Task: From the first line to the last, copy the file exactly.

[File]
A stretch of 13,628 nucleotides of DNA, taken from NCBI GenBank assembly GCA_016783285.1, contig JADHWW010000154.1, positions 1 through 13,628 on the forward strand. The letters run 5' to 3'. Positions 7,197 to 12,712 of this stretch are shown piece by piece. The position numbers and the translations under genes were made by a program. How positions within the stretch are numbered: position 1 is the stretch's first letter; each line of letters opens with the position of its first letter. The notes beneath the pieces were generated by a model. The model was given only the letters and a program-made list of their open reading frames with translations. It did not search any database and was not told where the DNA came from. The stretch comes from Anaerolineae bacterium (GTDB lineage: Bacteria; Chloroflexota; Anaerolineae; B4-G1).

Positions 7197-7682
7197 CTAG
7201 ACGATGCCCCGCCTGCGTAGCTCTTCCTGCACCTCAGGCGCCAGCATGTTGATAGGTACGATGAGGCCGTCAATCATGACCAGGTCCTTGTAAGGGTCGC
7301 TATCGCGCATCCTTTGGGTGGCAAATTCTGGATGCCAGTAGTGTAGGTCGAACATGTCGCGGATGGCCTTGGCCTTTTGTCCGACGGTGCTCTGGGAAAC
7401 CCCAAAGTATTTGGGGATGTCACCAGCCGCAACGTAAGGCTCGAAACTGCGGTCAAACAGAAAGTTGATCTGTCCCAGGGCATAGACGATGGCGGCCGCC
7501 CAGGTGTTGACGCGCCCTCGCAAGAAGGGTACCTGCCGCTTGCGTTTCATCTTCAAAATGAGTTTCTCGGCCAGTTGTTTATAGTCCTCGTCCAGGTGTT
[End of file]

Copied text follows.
A stretch of 13,628 nucleotides of DNA, taken from NCBI GenBank assembly GCA_016783285.1, contig JADHWW010000154.1, positions 1 through 13,628 on the forward strand. The letters run 5' to 3'. Positions 7,197 to 12,712 of this stretch are shown piece by piece. The position numbers and the translations under genes were made by a program. How positions within the stretch are numbered: position 1 is the stretch's first letter; each line of letters opens with the position of its first letter. The notes beneath the pieces were generated by a model. The model was given only the letters and a program-made list of their open reading frames with translations. It did not search any database and was not told where the DNA came from. The stretch comes from Anaerolineae bacterium (GTDB lineage: Bacteria; Chloroflexota; Anaerolineae; B4-G1).

Positions 7197-7682
7197 CTAG
7201 ACGATGCCCCGCCTGCGTAGCTCTTCCTGCACCTCAGGCGCCAGCATGTTGATAGGTACGATGAGGCCGTCAATCATGACCAGGTCCTTGTAAGGGTCGC
7301 TATCGCGCATCCTTTGGGTGGCAAATTCTGGATGCCAGTAGTGTAGGTCGAACATGTCGCGGATGGCCTTGGCCTTTTGTCCGACGGTGCTCTGGGAAAC
7401 CCCAAAGTATTTGGGGATGTCACCAGCCGCAACGTAAGGCTCGAAACTGCGGTCAAACAGAAAGTTGATCTGTCCCAGGGCATAGACGATGGCGGCCGCC
7501 CAGGTGTTGACGCGCCCTCGCAAGAAGGGTACCTGCCGCTTGCGTTTCATCTTCAAAATGAGTTTCTCGGCCAGTTGTTTATAGTCCTCGTCCAGGTGTT